Obstructive sleep apnea is associated with an increased risk of stroke in middle-aged and older adults, especially men, according to new results from a landmark study supported by the National Heart, Lung, and Blood Institute (NHLBI) of the National Institutes of Health. Overall, sleep apnea more than doubles the risk of stroke in men. Obstructive sleep apnea is a common disorder in which the upper airway is intermittently narrowed or blocked, disrupting sleep and breathing during sleep.
Researchers from the Sleep Heart Health Study (SHHS) report that the risk of stroke appears in men with mild sleep apnea and rises with the severity of sleep apnea. Men with moderate to severe sleep apnea were nearly three times more likely to have a stroke than men without sleep apnea or with mild sleep apnea. The risk from sleep apnea is independent of other risk factors such as weight, high blood pressure, race, smoking, and diabetes.
They also report for the first time a link between sleep apnea and increased risk of stroke in women. Obstructive Sleep Apnea Hypopnea and Incident Stroke: The Sleep Heart Health Study, was published online March 25 ahead of print in the American Journal of Respiratory and Critical Care Medicine.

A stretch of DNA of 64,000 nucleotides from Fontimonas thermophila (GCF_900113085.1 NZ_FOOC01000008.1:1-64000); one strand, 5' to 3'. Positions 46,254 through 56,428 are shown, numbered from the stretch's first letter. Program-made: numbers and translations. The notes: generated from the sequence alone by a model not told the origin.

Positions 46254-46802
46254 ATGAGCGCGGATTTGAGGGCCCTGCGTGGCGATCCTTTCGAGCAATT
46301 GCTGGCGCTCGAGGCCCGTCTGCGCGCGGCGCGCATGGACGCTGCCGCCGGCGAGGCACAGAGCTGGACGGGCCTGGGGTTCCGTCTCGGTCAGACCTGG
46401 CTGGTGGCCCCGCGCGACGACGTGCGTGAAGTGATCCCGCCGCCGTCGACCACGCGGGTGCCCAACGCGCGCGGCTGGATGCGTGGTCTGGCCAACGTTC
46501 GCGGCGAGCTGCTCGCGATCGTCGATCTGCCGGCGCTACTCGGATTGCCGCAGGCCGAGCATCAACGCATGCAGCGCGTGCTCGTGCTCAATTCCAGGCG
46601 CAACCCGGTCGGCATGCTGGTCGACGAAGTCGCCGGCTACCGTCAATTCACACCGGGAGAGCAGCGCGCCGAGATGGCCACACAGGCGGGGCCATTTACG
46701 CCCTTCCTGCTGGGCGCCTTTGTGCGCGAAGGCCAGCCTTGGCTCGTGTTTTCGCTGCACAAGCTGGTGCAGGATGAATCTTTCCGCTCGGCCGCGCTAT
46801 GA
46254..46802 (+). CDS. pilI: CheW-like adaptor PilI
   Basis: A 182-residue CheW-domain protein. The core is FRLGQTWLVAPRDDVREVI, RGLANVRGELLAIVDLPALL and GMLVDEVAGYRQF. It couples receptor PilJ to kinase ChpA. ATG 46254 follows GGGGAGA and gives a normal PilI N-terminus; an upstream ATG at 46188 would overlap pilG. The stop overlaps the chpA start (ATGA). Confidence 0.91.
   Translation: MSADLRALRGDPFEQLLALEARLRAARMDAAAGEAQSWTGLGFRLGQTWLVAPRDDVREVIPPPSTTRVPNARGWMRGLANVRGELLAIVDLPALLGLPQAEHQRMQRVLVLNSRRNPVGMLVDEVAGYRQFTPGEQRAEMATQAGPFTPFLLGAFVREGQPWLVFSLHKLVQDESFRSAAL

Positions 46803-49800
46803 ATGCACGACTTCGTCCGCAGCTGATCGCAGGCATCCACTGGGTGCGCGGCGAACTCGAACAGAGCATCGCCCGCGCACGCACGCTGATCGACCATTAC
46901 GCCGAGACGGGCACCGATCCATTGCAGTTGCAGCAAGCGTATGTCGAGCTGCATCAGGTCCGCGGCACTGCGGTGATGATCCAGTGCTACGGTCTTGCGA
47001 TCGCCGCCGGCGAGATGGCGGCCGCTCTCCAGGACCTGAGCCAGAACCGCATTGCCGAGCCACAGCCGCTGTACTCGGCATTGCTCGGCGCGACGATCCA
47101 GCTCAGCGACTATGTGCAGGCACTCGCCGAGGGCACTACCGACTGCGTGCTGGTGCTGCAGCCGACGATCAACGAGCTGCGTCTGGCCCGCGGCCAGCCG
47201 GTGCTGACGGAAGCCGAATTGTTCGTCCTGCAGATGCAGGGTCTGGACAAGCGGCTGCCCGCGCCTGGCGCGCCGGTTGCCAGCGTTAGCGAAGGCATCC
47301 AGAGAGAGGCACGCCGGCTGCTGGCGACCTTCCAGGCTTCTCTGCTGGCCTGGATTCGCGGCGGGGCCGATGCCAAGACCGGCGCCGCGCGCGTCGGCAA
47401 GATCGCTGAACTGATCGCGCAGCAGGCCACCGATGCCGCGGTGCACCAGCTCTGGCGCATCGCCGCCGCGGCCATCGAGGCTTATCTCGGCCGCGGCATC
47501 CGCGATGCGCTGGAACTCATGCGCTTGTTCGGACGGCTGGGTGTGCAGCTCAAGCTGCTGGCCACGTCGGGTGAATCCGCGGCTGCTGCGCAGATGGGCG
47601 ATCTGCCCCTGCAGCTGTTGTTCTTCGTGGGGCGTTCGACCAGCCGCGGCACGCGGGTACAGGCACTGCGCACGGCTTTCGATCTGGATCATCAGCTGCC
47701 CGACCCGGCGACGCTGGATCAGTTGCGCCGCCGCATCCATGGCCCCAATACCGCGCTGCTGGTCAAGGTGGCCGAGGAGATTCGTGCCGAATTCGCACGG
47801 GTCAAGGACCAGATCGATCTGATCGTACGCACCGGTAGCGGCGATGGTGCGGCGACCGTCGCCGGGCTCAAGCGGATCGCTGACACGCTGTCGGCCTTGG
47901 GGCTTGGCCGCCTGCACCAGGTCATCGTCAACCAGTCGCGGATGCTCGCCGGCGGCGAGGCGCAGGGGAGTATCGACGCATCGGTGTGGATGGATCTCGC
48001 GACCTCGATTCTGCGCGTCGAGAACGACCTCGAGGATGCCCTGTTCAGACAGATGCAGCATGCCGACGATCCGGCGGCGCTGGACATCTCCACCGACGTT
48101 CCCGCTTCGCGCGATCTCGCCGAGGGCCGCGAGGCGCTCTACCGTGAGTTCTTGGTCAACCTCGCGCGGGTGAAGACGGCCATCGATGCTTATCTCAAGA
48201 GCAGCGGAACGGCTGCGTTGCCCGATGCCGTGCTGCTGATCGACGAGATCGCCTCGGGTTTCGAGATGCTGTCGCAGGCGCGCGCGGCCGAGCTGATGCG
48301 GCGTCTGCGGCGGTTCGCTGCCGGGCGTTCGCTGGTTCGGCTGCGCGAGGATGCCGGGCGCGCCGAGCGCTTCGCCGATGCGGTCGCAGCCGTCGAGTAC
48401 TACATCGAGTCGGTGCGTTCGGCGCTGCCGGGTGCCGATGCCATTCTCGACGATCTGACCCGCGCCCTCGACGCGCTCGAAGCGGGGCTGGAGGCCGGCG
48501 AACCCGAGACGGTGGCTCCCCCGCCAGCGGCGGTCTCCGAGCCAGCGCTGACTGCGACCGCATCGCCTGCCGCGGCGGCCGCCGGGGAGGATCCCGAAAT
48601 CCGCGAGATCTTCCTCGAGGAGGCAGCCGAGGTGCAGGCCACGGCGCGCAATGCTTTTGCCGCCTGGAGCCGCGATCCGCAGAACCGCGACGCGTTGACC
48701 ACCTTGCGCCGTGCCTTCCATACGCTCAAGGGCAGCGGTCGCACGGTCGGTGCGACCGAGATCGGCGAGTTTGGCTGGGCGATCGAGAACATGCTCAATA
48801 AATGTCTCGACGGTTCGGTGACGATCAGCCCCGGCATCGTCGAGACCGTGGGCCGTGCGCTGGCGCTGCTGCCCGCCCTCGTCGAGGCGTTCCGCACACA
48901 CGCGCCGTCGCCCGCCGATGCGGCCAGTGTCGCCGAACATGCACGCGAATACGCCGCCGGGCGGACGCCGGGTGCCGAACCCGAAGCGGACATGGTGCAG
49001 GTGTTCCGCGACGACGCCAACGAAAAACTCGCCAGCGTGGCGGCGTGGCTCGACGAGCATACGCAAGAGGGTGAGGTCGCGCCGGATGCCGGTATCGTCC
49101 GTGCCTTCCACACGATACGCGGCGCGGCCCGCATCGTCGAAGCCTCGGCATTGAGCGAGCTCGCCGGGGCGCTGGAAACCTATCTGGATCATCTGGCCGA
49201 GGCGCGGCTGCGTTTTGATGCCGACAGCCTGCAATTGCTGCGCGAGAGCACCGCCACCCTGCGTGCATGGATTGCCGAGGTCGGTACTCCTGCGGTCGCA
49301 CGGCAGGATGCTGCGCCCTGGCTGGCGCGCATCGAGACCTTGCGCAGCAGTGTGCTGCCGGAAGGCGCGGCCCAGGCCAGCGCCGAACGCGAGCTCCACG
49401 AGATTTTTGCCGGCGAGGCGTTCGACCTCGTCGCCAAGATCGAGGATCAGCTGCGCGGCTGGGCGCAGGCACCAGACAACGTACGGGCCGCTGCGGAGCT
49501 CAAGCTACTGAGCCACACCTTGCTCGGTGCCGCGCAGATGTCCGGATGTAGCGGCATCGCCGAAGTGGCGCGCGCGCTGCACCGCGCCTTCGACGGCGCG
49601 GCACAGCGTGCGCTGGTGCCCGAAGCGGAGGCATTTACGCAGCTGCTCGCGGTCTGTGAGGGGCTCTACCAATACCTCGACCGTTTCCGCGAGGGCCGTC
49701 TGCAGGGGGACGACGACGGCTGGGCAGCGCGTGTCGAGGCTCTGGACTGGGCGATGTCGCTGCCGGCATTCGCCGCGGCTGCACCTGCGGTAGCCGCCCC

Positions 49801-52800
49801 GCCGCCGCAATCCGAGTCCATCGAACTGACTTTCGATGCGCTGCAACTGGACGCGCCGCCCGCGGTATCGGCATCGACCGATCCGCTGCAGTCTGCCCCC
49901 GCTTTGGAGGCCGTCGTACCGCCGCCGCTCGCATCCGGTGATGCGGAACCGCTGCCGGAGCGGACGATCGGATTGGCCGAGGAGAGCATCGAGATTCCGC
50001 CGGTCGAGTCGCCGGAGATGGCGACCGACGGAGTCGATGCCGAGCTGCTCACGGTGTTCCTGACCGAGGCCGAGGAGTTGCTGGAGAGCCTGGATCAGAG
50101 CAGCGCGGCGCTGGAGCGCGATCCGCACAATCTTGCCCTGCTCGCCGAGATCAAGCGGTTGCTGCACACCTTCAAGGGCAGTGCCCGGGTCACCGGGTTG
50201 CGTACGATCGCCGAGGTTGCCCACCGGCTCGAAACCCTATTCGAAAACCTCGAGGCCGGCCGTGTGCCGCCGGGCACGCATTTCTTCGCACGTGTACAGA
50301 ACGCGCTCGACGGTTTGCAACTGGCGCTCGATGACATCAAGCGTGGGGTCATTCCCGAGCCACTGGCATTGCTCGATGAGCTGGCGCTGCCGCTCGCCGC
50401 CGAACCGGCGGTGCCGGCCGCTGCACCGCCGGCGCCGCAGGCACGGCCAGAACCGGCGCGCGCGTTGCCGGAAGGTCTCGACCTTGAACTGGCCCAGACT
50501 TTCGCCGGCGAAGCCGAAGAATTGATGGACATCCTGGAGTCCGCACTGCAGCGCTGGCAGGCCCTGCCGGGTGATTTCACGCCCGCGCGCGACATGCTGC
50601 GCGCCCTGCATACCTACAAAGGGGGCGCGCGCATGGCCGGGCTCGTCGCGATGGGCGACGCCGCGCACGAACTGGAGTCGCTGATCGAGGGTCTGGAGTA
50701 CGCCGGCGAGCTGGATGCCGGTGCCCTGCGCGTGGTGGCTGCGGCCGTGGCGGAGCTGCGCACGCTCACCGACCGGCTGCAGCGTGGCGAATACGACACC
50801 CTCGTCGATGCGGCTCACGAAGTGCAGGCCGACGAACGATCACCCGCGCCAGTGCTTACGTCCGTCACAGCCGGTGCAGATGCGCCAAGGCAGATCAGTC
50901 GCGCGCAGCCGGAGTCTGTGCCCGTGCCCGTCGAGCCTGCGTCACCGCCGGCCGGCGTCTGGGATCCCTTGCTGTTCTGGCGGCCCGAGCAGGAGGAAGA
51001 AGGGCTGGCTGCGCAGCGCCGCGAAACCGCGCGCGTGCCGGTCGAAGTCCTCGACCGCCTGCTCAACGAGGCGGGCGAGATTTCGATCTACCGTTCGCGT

Stroke is the second leading cause of death worldwide. "Although scientists have uncovered several risk factors for stroke such as age, high blood pressure and atrial fibrillation, and diabetes there are still many cases in which the cause or contributing factors are unknown," noted NHLBI Acting Director Susan B. Shurin, M.D. "This is the largest study to date to link sleep apnea with an increased risk of stroke. The time is right for researchers to study whether treating sleep apnea could prevent or delay stroke in some individuals."
Conducted in nine medical centers across the United States, the SHHS is the largest and most comprehensive prospective, multi-center study on the risk of cardiovascular diseas
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NIH/National Heart, Lung and Blood Institute